Perhaps we could use data of the local supermarkets to assess the risk of impoverish of a district, not only by sales volume, but also the kind of products consumers buy. Income groups differ in the food they buy. Supermarkets may have more or less variety in products they offer, regarding the population.

supermarket

This could lead to a Reverse Open Data movement, where businesses make their data available for town halls to design social and economic policies. Open Data is a movement that  open data should enable third parties to leverage the potential of government data through the development of applications and services that address public and private demands. This information exchange could be made two-sided.

Perhaps we could measure the level of civilization of a nation by registering the percentage of cars that don’t stop for a pedestrian at a pedestrian crossing (a zebra crossing).

big mac

Another example is the Big Mac Index, a creative alternative to determine exchange rates, the rate at which one currency will be exchanged for another. It is based on the concept that a Big Mac is highly standardized all over the world. The difference in selling price in country A compared with the selling price of a Big Mac in country B gives a better idea of the value of the two currencies relative to each other.

brands

Maybe we can say something about the tendency to conformity by counting people who wear clothes of a specific brand. Or determine the percentage women that is involved in street sweeping.

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It’s hard to get solid data on drug usage, because it’s traditionally gathered via questionnaires. Respondents can fudge the answers or forget details. Drug users also sometimes don’t know what they are really taking or whether other drugs are mixed in. However, the laboratory analysis of waste water has the potential to get more accurate results more quickly, as a recent study showed that cities’ sewer water exposes use of cocaine, cannabis, meth and ecstasy.

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It is interesting to roam in a town and create some mini theories that explain what is observed, compared with another town. For instance:

  • There are substantially more gulls and open torn garbage bags ;
  • Advertising is everywhere and very blatant;
  • There is a lot of green space and many squares;
  • All doors and window frames are painted in the same color;
  • There are many pizzerias.

What does it mean? Or what does it explain? Can you quantify the phenomena and turn them into meaningful data?

 

Making Plans More Engaging – Thinkibility Nibble

Many organisations and many people struggle with implementing plans, strategies or intentions. As a Thinkibility nibble we will hypothesize here that it is caused by boring presentations, but also by neglecting the planning process with all stakeholders.

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Planning is often an interactive process

We will put forward the idea that, although most planning tools use visuals, they are still boring. Look at these examples of a Gantt-chart

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or a PERT-diagram:

pert planning

Or something like this:

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But what would happen if you use a map of the to set up base camps at the Mount Everest?

everest base camp

Or reenacting Shackleton’s dramatic journey:

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Or to make your own map of dependencies like a Metro map?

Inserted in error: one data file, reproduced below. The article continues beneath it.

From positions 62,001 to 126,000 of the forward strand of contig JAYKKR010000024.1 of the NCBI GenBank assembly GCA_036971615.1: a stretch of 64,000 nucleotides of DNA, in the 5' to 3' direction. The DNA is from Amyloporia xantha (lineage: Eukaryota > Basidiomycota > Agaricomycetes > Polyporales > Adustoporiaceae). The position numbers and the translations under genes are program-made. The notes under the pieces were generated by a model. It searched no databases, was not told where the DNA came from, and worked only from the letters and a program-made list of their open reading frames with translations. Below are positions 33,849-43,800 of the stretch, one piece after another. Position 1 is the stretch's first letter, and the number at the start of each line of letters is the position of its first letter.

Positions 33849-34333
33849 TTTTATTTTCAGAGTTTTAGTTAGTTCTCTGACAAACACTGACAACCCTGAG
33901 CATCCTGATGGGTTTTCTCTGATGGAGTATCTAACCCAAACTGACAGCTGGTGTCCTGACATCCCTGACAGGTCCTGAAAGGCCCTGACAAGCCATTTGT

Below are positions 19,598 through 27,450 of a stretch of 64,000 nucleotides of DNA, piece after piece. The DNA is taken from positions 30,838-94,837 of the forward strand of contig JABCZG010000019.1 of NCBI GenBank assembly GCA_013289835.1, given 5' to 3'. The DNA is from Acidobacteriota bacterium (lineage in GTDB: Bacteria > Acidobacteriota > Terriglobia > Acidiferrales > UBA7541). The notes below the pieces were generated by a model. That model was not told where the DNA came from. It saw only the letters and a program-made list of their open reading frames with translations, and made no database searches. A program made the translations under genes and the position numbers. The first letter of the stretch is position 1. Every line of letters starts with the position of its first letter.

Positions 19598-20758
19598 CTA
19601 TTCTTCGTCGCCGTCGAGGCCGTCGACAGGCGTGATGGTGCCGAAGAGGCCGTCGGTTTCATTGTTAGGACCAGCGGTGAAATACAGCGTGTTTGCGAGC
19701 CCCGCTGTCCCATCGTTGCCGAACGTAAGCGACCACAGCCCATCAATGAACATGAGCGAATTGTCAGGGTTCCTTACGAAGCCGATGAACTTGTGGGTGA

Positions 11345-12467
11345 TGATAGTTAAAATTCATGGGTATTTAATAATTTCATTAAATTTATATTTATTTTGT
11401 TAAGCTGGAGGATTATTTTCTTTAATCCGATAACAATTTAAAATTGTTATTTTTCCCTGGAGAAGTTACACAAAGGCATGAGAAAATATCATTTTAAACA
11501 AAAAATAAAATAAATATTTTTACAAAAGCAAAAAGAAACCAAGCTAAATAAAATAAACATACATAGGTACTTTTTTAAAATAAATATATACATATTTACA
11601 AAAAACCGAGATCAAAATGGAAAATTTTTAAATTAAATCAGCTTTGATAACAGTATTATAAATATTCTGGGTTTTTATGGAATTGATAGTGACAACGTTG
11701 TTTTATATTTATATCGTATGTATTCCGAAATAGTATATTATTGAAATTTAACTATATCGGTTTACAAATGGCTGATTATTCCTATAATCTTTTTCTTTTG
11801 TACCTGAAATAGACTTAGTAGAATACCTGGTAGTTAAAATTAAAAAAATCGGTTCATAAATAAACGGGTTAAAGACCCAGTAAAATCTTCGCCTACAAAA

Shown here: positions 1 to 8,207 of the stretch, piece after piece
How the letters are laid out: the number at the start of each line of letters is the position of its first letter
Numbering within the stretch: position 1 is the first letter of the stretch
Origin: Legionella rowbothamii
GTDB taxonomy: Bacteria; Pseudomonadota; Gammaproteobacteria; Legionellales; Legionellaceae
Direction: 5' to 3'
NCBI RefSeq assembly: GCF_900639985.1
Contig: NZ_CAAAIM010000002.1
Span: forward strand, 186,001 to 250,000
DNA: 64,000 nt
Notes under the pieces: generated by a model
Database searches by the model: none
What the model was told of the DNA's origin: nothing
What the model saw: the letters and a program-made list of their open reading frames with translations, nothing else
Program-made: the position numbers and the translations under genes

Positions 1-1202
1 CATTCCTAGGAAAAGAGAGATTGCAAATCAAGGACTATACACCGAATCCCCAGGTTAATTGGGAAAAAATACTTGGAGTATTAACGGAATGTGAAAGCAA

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Or Flight Plans:

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What if you use for maintenance planning the map of the Versailles?

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For planning acquisitions and mergers you could use colonization maps:

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Another idea is to go in the Third Interactivity Dimension, by building a planning town with paper, wood or Lego:

3D planning

See also the earlier post Life Redefined, about possible designs for a monthly planner by using known board games.

Colorful and creative planning!

Creative Ways of Using and Storing Data

In the future, more or less unlimited data storage capacity may be a possibility. The capacity to store huge amount of data is also increasingly becoming cheaper. At the same time, new exciting ways of storing and using data are emerging. Some of these methods and techniques involve moving away from electronic solutions to using cells and crystals to store data. Creative ways of displaying and using data are also appearing such as 3D and info graphs.

When discussing information several different perspectives can be explored. Who is going to use the information? Who has access to the information? Who owns the information? Some of the changes in the way data are stored, displayed, retrieved may lead to changes in the way we look upon ownership. Below is a list of some ideas that are currently being explored.

Data Storing Devices – New ways to increase the capacity and the reduce the storage space

Data and Information can be collected from

  • Our daily activities – human interactions and communications
  • Communications from electronic devices that we use such as computers and mobile phones can be collected
  • Inside our body
  • From our mind or brain
  • From other species
  • From devices we touch like doors, tables, seats
  • From the devices we use . like clothing, shoes, furniture, kitchen equipment, cars, bicycles, mobiles, laptops, sport equipment.

Ways of displaying Information and Data

In the video below, you can see how different world like Paris can be explored using Google Street map. Details in design of buildings and streets can be compared from different cities such as Prague and Barcelona.  Images can provide a cultural historical value. A possible way to explore cultural interaction between the different countries.

In the next blog post, we will explore some consequences of these ways of using and storing data.  How does our perception of data change when live cells are used to store date? What does our ideas about data change when we see a 3D picture of it? And what does it mean for your identity that more or less your whole lives interaction can be recorded and stored? What are the consequences of the idea that in future you will pay with data?

Photo: “Ideas Button” by Stuart Miles